As with every Tide team of the era, several future stars were waiting in the wings. It's tough to compare Saban's championship squads, as they seem to improve over time.

    However, the first title he won in Tuscaloosa was a special one, and the unblemished record goes a long way toward this squad's prestige.

5. 2011 Alabama Crimson Tide

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    Head Coach: Nick Saban

    Final Record: 12-1

    Ranking the 2011 Alabama club is a puzzling affair. The Crimson Tide, unlike their 2009 counterparts, lost a game—and they didn't even win the SEC crown.

    However, they made up for their one lossa 9-6 heartbreaker to LSUby crushing that same Tigers squad 21-0 in a national title-game rematch.

    'Bama left no doubt that it was the champion that year thanks to its incredible defense. And it is that defense—the best of its kind in the BCS era—that makes this team one of the greatest ever.

    The Tide allowed just 8.2 points per game behind stars Mark Barron, Courtney Upshaw, Dont'a Hightower, Dre Kirkpatrick and others. Several other big-name defenders (C.J. Mosley, Dee Milliner, Vinnie Sunseri) just played backup roles, as UA didn't allow more than 21 points per game all season.

    The offense, which featured a young AJ McCarron, as well as Trent Richardson and Eddie Lacy, wasn't quite as prolific as the one from 2009. However, the top-notch defense leveled the playing field. And its competition, namely that extremely talented LSU team, puts it over the top.

    Looking at the total package, this club has left an outstanding legacy that will only grow with time.

4. 2005 Texas Longhorns

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    Head Coach: Mack Brown

    Final Record: 13-0

    Boasting perhaps the best offense of any team on this list, the 2005 Texas Longhorns were one of the funnest teams to watch in the BCS era.

    With Vince Young at quarterback, the 'Horns averaged more than 500 yards and 50 points per game.

    He led them all the way to the national title game, where they were faced with the daunting task of taking down defending champ USC.

    But thanks to some late heroics, Young led UT back from a 12-point deficit in the final five minutes. He tallied 467 total yards in the game and punched in two late rushing scores, including one with 19 seconds left in the game, to give Texas the victory.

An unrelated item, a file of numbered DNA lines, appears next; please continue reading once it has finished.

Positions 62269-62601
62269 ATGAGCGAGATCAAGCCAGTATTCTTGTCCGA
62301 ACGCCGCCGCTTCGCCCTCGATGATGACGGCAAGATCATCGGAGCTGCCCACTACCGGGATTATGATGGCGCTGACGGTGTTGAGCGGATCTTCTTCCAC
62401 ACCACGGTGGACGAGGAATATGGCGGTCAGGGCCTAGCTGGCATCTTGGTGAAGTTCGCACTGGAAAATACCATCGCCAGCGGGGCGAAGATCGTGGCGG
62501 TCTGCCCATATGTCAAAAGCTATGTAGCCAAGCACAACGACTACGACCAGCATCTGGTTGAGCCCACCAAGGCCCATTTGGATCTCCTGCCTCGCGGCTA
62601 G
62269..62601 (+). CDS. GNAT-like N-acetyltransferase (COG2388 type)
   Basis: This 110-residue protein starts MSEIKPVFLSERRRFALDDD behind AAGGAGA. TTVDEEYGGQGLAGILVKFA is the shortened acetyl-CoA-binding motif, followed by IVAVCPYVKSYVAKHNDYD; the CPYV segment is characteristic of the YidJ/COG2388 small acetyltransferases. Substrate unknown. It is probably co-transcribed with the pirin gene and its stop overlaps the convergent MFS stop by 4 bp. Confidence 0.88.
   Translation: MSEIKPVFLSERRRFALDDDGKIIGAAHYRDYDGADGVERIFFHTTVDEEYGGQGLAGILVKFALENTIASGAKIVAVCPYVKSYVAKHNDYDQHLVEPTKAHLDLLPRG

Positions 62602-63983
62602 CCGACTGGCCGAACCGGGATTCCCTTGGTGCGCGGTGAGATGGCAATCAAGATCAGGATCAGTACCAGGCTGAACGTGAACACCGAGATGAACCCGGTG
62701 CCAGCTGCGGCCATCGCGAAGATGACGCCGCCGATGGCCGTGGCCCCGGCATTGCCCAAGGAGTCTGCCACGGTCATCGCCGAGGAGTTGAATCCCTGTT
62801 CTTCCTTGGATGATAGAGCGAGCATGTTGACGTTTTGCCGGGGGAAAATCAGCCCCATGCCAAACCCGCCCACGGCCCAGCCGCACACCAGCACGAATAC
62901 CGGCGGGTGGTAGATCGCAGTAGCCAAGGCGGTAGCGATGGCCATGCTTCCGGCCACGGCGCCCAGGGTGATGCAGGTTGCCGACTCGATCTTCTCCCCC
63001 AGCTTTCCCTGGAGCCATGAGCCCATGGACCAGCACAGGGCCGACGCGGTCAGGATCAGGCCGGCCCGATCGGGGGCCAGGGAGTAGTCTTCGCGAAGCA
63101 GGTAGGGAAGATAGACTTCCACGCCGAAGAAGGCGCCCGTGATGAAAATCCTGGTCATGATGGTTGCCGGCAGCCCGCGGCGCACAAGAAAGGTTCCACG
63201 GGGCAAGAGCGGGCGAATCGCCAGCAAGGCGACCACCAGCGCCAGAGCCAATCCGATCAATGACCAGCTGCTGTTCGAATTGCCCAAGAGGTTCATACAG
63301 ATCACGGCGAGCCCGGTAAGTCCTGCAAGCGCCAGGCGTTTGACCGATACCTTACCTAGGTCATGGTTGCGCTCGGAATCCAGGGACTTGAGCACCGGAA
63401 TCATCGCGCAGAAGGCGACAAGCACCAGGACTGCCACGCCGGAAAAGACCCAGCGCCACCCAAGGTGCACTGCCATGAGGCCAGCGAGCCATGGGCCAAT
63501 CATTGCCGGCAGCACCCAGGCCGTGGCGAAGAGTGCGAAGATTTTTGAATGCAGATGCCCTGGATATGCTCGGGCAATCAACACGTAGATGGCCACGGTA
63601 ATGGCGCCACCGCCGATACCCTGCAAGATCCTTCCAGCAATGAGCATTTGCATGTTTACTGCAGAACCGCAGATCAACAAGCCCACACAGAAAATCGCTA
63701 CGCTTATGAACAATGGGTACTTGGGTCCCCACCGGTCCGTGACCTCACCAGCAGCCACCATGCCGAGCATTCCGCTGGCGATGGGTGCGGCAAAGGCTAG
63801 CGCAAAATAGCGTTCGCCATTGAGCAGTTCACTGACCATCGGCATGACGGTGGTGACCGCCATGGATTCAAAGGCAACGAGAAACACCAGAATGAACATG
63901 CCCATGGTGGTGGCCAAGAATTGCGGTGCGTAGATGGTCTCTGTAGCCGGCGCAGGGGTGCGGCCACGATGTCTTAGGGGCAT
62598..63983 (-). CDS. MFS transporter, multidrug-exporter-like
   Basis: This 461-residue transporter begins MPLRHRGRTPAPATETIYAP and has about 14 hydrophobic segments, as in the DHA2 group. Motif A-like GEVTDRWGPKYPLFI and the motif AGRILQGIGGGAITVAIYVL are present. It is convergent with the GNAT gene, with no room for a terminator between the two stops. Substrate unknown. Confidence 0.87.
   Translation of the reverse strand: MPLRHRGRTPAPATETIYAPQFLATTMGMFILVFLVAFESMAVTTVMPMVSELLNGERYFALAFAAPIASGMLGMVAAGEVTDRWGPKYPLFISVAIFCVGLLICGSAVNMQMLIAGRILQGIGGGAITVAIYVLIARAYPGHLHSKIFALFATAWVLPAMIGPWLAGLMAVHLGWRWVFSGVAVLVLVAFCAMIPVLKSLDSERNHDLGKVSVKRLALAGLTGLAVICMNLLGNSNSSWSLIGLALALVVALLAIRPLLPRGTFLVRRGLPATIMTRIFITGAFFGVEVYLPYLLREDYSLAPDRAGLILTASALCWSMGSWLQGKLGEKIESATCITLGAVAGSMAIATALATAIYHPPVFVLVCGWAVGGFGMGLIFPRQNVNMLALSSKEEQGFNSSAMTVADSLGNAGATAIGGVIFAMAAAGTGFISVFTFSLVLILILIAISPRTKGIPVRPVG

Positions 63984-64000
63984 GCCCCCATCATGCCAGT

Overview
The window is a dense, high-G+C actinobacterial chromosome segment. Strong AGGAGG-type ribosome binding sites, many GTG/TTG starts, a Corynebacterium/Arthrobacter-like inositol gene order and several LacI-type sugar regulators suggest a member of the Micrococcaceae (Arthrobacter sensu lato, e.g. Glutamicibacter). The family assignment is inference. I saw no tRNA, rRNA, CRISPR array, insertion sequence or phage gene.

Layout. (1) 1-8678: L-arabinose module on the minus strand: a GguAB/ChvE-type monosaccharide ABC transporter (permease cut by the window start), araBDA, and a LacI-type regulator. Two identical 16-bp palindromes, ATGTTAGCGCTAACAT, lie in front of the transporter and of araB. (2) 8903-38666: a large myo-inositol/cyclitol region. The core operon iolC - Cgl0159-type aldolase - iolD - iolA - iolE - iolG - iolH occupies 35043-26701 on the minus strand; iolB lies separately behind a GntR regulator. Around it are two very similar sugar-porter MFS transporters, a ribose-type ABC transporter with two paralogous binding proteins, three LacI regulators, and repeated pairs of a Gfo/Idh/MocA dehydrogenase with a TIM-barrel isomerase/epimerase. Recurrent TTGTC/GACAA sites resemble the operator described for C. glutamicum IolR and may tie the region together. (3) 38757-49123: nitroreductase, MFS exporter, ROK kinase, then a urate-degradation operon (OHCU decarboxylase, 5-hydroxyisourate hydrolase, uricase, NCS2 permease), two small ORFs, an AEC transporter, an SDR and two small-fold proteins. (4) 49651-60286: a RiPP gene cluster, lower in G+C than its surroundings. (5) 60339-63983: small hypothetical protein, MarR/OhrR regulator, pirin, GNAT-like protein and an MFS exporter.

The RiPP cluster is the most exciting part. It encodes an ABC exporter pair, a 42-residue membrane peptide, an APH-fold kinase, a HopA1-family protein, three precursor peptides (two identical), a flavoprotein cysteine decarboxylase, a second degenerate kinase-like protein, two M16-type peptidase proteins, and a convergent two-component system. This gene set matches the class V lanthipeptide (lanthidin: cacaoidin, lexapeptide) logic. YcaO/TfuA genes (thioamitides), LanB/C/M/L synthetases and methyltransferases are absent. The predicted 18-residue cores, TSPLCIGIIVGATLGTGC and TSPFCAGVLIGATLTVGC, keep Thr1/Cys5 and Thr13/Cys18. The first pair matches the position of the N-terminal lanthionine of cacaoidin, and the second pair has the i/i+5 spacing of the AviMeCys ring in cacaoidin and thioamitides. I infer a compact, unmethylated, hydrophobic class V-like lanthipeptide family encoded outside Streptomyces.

In beating perhaps the best non-champion of the era, this Texas team is one of the greatest champions of the age of the computer.

3. 2008 Florida Gators

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    Head Coach: Urban Meyer

    Final Record: 13-1

    The 2008 Florida Gators had a little bit of everything that makes teams elite.

    They had strong coaching: Urban Meyer and future BCS head coaches Charlie Strong and Dan Mullen. They had young talent, represented by freshmen Will Hill, Janoris Jenkins and Jeff Demps.

    The squad was strong on the offensive line, where it was led by Mike and Maurkice Pouncey, and on defense, where it had Brandon Spikes, Joe Haden and Carlos Dunlap.

    It also had a lights-out playmaker in Percy Harvin, but most importantly, UF had the best player in college football that season: Tim Tebow. In winning the Heisman Trophy, he had one of the most impressive individual seasons in history.

    Florida dropped one game to Ole Miss early in the season, and Tebow gave his now-infamous "Promise" speech. After that defeat and monologue, UF steamrolled through the SEC, topped Alabama to win the conference title and used a late Tebow-powered surge to top Oklahoma 24-14 and claim the national crown.

    This was Florida's best team of the BCS era. With Tebow and a nasty supporting cast, the Gators could compete with any team in college football history.

2. 2004 USC Trojans

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    Head Coach: Pete Carroll

    Final Record: 13-0 (Two wins, including national title, later vacated).

    USC's national title was later vacated, but that doesn't detract from the dominance it displayed in its day or its success at the next level.

    The Trojans annihilated Oklahoma 55-19 for the biggest title-game blowout in BCS history.

    USC claimed the Heisman Trophy winner Matt Leinart, as well as the next year's winner, Reggie Bush. Outside of that duo, the Trojans had a wealth of talent across the board.

    Among the many future pros on the roster were Clay Matthews, Ryan Kalil, Steve Smith and Lofa Tatupu. The Trojans nearly rode that talent to another national title but were shocked by Vince Young and Texas for the 2005 crown.

    Even with its legacy tarnished, this USC squad will be viewed as one of the best in history.

1. 2001 Miami (Fla.) Hurricanes

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    Head Coach: Larry Coker

    Final Record: 12-0

    When mentioning this team, it's tough to know where to start.

    Miami (Fla.) crushed Nebraska to win the national title and was dominant on both sides of the ball. The 2001 Hurricanes allowed double-digit points just four times all season.

    The team featured 38 future NFL draft picks, perhaps the best stable of running backs (Clinton Portis, Willis McGahee, Frank Gore, Najeh Davenport) in college football history and talent at almost every position.

    The 'Canes boasted two elite tight ends (Jeremy Shockey and Kellen Winslow Jr.), one of the best receivers of the era (Andre Johnson), a formidable offensive line and several outstanding defenders (Jon Vilma, Ed Reed and others).

    The U had so much young talent and depth (including Vince Wilfork, Antrel Rolle and Sean Taylor), it could have split its team in two, and both halves would still have been good.

    Jorge Milian of The Palm Beach Post is just one of several pundits to make the case for this squad as being the best in college football history.

    Looking at the team's 17 future first-round draft picks, he and those in that field of thought have a point.